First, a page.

Meanwhile it’s interesting to see who is calling for the rapid accession of all candidates to the EU: Hungarian Prime Minister Viktor Orbán, for example, who is at loggerheads with the EU over the rule of law in his own country. Orbán sees the chance that the EU mechanisms could be undermined if he had more EU members with similar attitudes on his side. However, this would weaken the EU and jeopardise the single market.

That places the EU in a paradoxical situation in 2024: Enlargement appears to be the best way to bring stability to the EU’s neighbourhood. However, this very enlargement threatens to destabilise the Union. The way out of this quandary is politically challenging: Enlargement and reform of the EU must go hand in hand, however difficult that may be. Precisely because the pressure is so great, enlargement of the European Union only makes sense if it makes the Union stronger.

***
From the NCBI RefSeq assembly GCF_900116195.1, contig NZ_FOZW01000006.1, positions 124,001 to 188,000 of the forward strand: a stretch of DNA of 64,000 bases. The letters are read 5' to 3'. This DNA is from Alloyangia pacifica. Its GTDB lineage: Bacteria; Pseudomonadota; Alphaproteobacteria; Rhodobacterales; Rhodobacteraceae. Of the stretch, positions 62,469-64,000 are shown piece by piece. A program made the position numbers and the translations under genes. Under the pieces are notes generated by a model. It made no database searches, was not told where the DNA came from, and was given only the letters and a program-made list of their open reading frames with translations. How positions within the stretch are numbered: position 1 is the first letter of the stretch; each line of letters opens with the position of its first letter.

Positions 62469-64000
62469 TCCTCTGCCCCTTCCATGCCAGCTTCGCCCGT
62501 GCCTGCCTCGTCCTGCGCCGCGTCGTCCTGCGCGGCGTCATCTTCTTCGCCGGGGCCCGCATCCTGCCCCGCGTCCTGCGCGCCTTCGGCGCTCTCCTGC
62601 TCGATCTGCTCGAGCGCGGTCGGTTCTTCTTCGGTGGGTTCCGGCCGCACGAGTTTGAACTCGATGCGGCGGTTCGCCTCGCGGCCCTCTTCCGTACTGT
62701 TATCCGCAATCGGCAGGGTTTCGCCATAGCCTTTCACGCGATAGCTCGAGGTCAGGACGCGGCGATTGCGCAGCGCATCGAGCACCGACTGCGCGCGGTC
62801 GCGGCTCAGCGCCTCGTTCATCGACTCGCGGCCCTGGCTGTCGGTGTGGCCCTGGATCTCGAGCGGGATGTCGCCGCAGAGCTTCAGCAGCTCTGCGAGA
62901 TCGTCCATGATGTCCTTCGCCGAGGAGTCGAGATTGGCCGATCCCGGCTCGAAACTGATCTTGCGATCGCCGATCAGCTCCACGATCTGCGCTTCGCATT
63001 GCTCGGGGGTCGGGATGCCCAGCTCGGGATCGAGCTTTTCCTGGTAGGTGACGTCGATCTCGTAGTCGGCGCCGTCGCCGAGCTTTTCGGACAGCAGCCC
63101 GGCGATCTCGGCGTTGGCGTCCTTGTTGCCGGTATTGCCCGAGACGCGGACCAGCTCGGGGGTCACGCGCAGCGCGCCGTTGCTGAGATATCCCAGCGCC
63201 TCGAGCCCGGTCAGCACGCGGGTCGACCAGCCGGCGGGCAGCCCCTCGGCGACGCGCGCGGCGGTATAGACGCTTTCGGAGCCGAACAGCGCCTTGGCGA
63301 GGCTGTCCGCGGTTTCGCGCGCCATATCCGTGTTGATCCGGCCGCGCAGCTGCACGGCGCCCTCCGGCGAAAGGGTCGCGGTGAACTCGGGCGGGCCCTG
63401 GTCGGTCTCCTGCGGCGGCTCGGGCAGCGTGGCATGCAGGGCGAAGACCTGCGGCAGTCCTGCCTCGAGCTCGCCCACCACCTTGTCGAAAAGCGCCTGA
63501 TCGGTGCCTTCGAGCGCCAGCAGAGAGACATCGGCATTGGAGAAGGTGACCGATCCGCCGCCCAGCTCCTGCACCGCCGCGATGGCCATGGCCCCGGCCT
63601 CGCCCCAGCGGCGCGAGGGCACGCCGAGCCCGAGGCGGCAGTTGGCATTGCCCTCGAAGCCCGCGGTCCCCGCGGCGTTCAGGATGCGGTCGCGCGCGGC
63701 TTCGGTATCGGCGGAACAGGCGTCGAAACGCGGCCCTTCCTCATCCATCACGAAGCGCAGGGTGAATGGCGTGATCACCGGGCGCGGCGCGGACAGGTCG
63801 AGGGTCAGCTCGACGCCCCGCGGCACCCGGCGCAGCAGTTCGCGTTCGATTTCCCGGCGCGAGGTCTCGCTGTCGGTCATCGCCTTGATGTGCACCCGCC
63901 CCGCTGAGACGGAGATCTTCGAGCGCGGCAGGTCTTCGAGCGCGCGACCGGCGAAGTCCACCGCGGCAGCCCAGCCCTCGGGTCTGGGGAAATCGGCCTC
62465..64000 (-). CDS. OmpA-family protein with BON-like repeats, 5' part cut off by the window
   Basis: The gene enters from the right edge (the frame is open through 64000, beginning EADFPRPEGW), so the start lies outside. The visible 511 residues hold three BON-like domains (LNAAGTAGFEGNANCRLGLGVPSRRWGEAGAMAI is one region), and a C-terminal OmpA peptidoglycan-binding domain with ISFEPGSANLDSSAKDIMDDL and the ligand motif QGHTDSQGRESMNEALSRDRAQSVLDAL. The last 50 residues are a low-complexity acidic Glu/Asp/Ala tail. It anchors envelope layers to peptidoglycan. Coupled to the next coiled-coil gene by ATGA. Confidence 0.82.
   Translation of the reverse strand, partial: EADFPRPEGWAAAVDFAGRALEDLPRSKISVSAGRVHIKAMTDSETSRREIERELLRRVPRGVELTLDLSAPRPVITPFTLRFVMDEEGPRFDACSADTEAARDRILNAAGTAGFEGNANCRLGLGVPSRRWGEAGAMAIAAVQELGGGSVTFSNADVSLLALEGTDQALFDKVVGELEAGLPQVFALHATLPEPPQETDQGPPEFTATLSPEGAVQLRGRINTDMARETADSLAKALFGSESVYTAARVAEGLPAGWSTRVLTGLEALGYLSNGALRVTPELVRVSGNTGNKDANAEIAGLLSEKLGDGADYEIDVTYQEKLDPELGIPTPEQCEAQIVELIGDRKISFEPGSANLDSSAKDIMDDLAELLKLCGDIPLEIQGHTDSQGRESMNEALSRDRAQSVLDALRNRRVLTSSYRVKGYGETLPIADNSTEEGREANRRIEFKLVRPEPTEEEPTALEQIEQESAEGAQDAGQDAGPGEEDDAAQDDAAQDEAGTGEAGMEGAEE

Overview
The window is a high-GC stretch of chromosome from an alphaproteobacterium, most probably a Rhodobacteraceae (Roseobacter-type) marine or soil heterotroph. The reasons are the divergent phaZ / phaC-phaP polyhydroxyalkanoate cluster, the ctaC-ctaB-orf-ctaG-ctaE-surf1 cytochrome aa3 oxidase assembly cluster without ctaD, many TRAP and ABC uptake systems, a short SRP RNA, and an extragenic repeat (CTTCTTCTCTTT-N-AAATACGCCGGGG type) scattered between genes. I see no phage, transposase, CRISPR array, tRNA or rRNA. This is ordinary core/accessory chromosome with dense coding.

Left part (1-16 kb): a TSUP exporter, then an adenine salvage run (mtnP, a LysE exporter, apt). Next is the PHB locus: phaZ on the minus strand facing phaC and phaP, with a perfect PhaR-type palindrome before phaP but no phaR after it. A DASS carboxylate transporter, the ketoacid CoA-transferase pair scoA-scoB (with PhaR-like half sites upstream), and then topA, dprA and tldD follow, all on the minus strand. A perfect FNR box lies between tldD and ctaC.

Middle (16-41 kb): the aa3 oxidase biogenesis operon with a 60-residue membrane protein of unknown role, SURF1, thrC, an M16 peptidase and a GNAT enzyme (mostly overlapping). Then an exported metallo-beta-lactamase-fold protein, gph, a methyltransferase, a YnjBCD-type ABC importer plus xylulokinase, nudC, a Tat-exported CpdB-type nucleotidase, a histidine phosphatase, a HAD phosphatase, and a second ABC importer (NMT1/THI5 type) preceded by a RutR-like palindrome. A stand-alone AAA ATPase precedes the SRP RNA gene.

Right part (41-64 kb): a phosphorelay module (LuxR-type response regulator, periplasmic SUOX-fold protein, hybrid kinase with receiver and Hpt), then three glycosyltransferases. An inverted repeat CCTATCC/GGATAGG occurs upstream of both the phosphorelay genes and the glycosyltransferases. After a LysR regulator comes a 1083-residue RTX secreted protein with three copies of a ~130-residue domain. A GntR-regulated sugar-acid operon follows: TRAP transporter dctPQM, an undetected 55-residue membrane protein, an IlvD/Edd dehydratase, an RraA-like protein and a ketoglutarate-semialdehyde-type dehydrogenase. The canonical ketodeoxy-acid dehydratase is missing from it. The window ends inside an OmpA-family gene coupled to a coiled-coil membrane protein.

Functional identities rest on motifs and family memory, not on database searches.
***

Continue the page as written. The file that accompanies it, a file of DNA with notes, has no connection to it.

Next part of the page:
Insisting on the Rule of Law

So, longstanding questions are being asked anew: How can the EU remain capable of making decisions when it has even more members and even more different interests and ideas clashing? How can policies be reformed and financed, how can sufficient resources be provided and distributed if the standard of living between countries diverges even more than before? Ultimately, the question arises as to what degree of flexibility is appropriate in the enlargement process and within the EU.